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New Contract Sees Fisheries Flights Move to Inverness 10 February 04
The Scottish Fisheries Protection Agency is set to relocate its reconnaissance aircraft from Prestwick to Inverness Airport following a contract award with Highland Airways.
The Agency has signed a five-year deal with the regional air operator to maintain and crew its two Cessna F406 reconnaissance aircraft, which will operate out of Inverness. The contract will commence on 1st April 2004.
The aircraft will be based in Inverness and carry out patrols over Scottish waters. The contract will see Highland Airways employ 12 new members of staff.
The SFPA is responsible for the enforcement of UK, EU and international fisheries law and regulations in the 127,000 square miles of sea around Scotland and, when required, in international waters. This work assists in the conservation of fish stocks and in helping to create the conditions necessary for the existence of a modern and sustainable sea fishing industry.
The Cessna aircraft are part of the SFPA’s inspection assets which include patrol vessels and land-based Fisheries inspectors.
Cessna F406 - A Scottish Fisheries Protection Reconnaissance Aircraft - Photographer - John Roddin
The Cessnas are manned by two pilots and one systems operator, and are equipped with a comprehensive suite of remote-sensing equipment to increase their effectiveness in both daylight and darkness. The airborne patrols involve extended low-level precision flying over the sea. The aircraft will often be away from base for several days at a time to minimise transit times to and from the patrol areas. Stornoway and Sumburgh Airports are regular overnight stops.
Six pilots and three operators will be employed to ensure year round crew coverage. It is anticipated that many of the crew will transfer over from the current contractor from 1st April. Highland Airways will also employ additional operations and engineering staff to support the new contract.
The contract win follows Highland Airways’ development of new aero-engineering facilities at its Inverness headquarters with support from Inverness and Nairn Enterprise. The move followed the airline’s success in achieving the latest European Aviation Safety Agency (EASA) Part 145 approval and enables its engineering department to maintain both its own and other customer aircraft at its 15,000 square feet hangar.
Highland Airways’ own fleet comprises three Jetsream 31 aircraft and a Cessna F406 that is used for reconnaissance and freight contracts.
Highland Airways’ managing director Alan Mossman said: “We are delighted to have been successful in this keenly contested and important aviation contract. We are building upon our existing reconnaissance credentials and look forward to demonstrating the professionalism and expertise that such contracts demand.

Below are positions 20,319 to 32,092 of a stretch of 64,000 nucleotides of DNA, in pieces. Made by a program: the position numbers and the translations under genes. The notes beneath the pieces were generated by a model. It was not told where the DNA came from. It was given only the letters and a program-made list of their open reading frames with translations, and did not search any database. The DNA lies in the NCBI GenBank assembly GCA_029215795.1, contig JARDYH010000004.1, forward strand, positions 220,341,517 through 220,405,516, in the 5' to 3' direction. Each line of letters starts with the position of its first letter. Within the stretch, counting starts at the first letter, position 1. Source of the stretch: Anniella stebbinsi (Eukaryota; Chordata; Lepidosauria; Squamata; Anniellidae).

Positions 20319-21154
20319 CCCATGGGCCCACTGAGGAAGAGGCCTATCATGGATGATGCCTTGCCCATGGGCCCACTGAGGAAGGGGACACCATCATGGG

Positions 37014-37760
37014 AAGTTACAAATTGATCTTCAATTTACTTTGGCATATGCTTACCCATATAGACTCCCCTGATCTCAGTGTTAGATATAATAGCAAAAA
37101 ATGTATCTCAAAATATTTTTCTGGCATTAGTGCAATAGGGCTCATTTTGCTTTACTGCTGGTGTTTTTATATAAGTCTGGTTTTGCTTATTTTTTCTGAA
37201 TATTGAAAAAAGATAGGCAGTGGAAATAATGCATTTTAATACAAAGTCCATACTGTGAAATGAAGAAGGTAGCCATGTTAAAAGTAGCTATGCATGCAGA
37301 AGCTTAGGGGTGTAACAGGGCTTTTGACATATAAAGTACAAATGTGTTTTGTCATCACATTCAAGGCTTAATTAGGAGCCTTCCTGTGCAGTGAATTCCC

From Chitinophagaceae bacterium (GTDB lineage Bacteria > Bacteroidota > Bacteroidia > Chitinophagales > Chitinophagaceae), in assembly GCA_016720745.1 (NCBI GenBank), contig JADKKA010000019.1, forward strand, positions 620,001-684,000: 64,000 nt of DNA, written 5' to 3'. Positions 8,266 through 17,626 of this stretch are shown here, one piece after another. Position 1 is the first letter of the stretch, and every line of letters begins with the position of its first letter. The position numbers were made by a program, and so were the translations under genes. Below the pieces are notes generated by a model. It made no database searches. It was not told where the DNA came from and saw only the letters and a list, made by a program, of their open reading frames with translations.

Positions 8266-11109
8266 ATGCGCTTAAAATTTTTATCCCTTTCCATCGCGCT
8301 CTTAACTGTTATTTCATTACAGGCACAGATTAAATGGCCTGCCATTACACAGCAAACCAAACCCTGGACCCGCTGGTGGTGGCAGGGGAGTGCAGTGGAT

“Our Inverness location and our in-house engineering capability were key elements in attracting the SFPA. We feel vindicated in the faith that we have demonstrated in the future of aviation in the Highlands, and the significant investments we have made over the last decade in developing our expertise and infrastructure at Inverness Airport.”
Commercial director Basil O’Fee added: “The SFPA contract provides a further important element in our growing business portfolio, which includes the fulfillment of two longstanding maritime pollution control contracts. We also service freight contracts involving the daily delivery of newspapers to the Northern and Western Isles and mail to the Western Isles.
“Our portfolio also includes a buoyant air charter market for both airfreight and passengers, most notably serving the oil industry out of Aberdeen. The company currently employs 54 staff at facilities in Inverness, Glasgow, Stornoway and Benbecula. The SFPA contract will result in the employment of an additional 12 staff,” said Mr O’Fee.
James Walton, Inverness Airport manager at Highlands and Islands Airports Limited added: “This is excellent news and we are delighted to see the SFPA aircraft locate to Inverness. We have worked closely with both the SFPA and Highland Airways to bring this operation to Inverness. The contract creates more high-value employment at the airport and recognises both the skills of Highland Airways and the strategic importance of the airport. Inverness supports a range of freight, charter and general aviation business in addition to scheduled passenger services and this new contract is another feather in the region’s cap.”
The engineering maintenance division of Highland Airways was until December 2003 operating under the JAR 145 approval of Atlantic Aeroengineering Ltd based at Coventry. On the 10th December 2003, Highland Airways was granted its EASA Part 145 approval by the Civil Aviation Authority. EASA stands for the European Aviation Safety Agency and has replaced the Joint Aviation Authority (JAA) as of 20th November 2003. This means that Highland Airways now has its own independent engineering maintenance department with the ability to carry out line and base maintenance on Jetstream 31, Reims Cessna F406 and Cessna 400 Series aircraft, and line maintenance on ATR42-300 aircraft at their Inverness Airport hangar.
The new regulations only came into force on 20th November 2003 and Highland Airways was in the first batch of companies to have an EASA Part 145 approval issued. EASA is responsible for producing common technical and administrative procedures to ensure the continuing airworthiness of aeronautical products, parts and appliances subject to the European Commission (EC) Regulation No. 2042/2003.